# The Flying Colours Maths Blog: Latest posts

## A neat number trick: digital roots and modulo-9 arithmetic

This post is inspired by a question asked by Dan - thank you, Dan! So here's the gist of Dan's question: Take a random sum, e.g. 496866 + 446221 = 943087. Add up all the digits in each number (39, 19 and 31). Keep adding up the digits in each

## Secrets of the Mathematical Ninja: Sines and cosines near 45º

This is the one area where I'm better with degrees than with radians - and I suspect that's only because I don't particularly notice when radian angles are close to $\frac{\pi}{4}$, but I do when degree angles are close to 45º. This one's a trickier one than we've been looking

## Free for all Friday

June already? That sounds like it's almost summer. However, bad luck, you still have a few weeks of exams to go. How are they coming along? Well, what can I help you with this week? Just drop me a comment below and I'll do what I can to answer it.

"The race that does not value trained intelligence is doomed." - A.N. Whitehead

## Football, frustration and maths

One of my students scoffed at me the other day for saying I liked football. In particular, I like bad football - the last game I went to see was Maidenhead United against Truro City in the second qualifying round of the FA Cup, and even that was a bit

## Secrets of the Mathematical Ninja: Trigonometry With Small Numbers

Radians - as I've ranted before - are the most natural way to express angles and do trigonometry. No ifs, no buts, degrees are an inherently inferior measure and the sooner they're abolished, the better. (In other news, the campaign to replace the mishmash of units called 'time' by UNIX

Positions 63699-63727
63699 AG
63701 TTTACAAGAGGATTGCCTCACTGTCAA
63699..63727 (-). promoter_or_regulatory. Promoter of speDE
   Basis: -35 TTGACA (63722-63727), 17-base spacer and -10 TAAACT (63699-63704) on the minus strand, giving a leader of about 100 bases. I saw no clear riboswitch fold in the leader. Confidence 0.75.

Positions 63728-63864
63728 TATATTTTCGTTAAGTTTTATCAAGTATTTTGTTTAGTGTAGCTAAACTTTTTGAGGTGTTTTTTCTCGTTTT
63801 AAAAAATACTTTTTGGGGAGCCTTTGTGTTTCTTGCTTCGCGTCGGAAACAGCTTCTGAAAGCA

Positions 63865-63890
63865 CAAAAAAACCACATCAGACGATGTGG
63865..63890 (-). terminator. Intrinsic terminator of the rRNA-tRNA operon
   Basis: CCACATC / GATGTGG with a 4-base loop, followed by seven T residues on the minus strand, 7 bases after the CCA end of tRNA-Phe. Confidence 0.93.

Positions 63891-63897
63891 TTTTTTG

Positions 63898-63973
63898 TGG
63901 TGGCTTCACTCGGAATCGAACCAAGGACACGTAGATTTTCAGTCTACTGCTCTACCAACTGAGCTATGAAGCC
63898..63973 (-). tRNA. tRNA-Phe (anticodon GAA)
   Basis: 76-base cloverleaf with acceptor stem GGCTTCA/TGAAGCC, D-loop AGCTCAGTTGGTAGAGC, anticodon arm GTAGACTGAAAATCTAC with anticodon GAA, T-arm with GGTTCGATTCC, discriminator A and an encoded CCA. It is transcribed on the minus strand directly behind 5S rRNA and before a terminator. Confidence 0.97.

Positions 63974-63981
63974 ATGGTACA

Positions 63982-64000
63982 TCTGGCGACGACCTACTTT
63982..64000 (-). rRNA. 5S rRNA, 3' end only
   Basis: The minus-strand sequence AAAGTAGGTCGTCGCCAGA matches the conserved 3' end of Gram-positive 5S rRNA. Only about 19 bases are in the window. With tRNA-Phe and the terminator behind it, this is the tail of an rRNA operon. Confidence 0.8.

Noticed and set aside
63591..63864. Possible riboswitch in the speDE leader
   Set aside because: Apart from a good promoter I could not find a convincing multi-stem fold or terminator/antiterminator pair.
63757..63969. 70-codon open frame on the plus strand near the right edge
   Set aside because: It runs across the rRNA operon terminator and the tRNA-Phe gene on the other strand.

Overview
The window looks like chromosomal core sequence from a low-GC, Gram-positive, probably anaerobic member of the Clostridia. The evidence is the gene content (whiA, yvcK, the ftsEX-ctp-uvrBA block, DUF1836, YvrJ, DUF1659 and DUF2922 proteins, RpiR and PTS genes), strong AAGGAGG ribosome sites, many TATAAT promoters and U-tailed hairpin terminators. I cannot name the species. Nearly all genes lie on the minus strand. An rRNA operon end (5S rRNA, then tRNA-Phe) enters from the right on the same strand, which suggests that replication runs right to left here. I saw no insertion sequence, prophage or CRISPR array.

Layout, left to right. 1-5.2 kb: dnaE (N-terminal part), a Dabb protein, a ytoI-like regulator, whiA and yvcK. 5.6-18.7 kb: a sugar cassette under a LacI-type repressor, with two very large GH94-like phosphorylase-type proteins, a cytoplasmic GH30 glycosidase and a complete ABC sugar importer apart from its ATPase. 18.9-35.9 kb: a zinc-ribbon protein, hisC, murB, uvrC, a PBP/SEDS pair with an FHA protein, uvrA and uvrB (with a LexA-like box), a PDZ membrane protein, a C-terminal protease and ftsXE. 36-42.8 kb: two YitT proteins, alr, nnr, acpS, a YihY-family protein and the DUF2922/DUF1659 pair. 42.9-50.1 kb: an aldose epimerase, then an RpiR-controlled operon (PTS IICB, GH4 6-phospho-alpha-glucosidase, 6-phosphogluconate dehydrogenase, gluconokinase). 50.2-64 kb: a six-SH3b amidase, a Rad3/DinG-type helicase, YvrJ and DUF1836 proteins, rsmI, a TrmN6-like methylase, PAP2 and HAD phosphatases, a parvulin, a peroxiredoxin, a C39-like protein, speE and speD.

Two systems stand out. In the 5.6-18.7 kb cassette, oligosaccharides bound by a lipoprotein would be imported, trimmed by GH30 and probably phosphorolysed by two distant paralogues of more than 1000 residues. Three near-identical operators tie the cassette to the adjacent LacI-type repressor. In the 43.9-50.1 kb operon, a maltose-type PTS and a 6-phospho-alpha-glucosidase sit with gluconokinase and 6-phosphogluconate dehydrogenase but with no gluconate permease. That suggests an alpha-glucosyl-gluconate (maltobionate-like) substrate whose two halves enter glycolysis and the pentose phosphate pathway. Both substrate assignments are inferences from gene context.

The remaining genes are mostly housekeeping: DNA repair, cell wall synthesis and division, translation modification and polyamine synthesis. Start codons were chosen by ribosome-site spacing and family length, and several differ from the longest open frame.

## Free for all Friday

Welcome to exam season. What's on your mind? Well, what can I help you with this week? Just drop me a comment below and I'll do what I can to answer it.

## Quotable maths – Dylan

Happy Bobmas, everybody!

## The Most Massive Myth that Messes With Maths Mastery

"That's the nice thing about maths," said someone who shall remain nameless. "There's always one right answer!" I coughed. I may have said 'bullshit' under my breath, a little bit. It's my second-least-favourite thing to hear anyone say1 . The idea of maths problems always having one right answer is

## The Secrets of the Mathematical Ninja: The World's Third Most Famous Triangle

My favourite trick, when I was helping students at the Physics Homework Centre at Montana State University, was to eyeball a question for a moment and say "... which is, what, 53.13 degrees or so..." without batting an eyelid. The poor students! There they were trying to figure out which

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##### Where do you teach?

I teach in my home in Abbotsbury Road, Weymouth.

It's a 15-minute walk from Weymouth station, and it's on bus routes 3, 8 and X53. On-road parking is available nearby.